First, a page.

Now let's take a look at Doyel's article and see if it adds up. His thesis, as Adam said, is that Coach K berates the refs all game long, sometimes with - egads! - profanity and that because he's so powerful they just can't help themselves but make calls Duke's way at the end of the game. He writes:
Name the five most powerful people in basketball. Coach K has to be on that list. He's the head coach of the NCAA's top program over the past 25 years; he's the head coach of the next U.S. Olympic team; he could be the head coach of any NBA team he wanted, most recently the Los Angeles Lakers. He's enormous.
Game officials? They're human. They spend two hours getting worked over by Krzyzewski, and like a boxer absorbing gut punches for 14 rounds, the impact is crushing. It has to be. Krzyzewski is an immortal. Officials aren't.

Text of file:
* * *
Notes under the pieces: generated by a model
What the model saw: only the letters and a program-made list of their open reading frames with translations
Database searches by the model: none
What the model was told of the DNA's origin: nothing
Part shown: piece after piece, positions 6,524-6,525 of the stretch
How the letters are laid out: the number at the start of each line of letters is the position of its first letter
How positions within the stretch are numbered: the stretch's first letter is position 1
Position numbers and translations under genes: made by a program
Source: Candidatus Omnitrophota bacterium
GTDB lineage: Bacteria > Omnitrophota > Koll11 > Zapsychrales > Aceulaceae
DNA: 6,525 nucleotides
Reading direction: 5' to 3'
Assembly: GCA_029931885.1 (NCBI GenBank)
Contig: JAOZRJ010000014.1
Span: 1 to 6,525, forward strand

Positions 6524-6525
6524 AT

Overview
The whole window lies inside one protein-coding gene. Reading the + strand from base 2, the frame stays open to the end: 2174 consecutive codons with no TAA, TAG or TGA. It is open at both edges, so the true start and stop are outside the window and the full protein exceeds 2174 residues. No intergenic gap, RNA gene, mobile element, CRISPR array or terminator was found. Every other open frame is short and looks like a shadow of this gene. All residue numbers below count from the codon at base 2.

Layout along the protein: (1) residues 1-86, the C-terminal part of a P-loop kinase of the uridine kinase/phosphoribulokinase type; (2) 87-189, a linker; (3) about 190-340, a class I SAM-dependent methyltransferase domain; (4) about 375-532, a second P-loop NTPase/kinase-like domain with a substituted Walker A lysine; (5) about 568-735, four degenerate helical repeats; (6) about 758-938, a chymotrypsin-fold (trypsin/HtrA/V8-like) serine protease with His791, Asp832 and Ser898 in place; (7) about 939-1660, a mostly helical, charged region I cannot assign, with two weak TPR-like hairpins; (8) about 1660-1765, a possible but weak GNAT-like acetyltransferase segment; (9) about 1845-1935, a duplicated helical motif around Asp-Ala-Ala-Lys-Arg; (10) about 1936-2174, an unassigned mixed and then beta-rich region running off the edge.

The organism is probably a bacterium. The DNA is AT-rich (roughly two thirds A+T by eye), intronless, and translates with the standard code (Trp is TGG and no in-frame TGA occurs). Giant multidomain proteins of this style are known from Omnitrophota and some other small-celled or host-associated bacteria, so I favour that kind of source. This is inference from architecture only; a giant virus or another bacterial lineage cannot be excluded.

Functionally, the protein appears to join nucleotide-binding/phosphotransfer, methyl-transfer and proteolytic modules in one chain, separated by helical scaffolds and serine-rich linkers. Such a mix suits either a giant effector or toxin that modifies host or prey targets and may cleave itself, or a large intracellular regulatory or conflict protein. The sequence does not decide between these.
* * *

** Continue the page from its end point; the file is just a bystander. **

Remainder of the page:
For two hours twice a week, Krzyzewski preys on that stuff. That's how the FSU-Duke officials buckled and gave Johnson a bad technical. That's how two straight 50-50 calls in the final seconds went Duke's way against Boston College and then FSU. Coach K spends two hours winning those two seconds.
Krzyzewski says things, abominable things, that other coaches can't. Listen to him. Read his lips. Coach K gets away with it because he's Coach K.
This is, of course, a very common complaint among Duke's critics. But there is a bit of irony in this complaint about the double standard because Doyel himself is engaging in such a double standard. The paragraph before what is posted here says the following:
Not that ugly is the problem. Most coaches work officials. Gary Williams looks deranged. Jim Boeheim looks ill. Karl Hobbs looks persecuted. But Krzyzewski is different: He's Krzyzewski.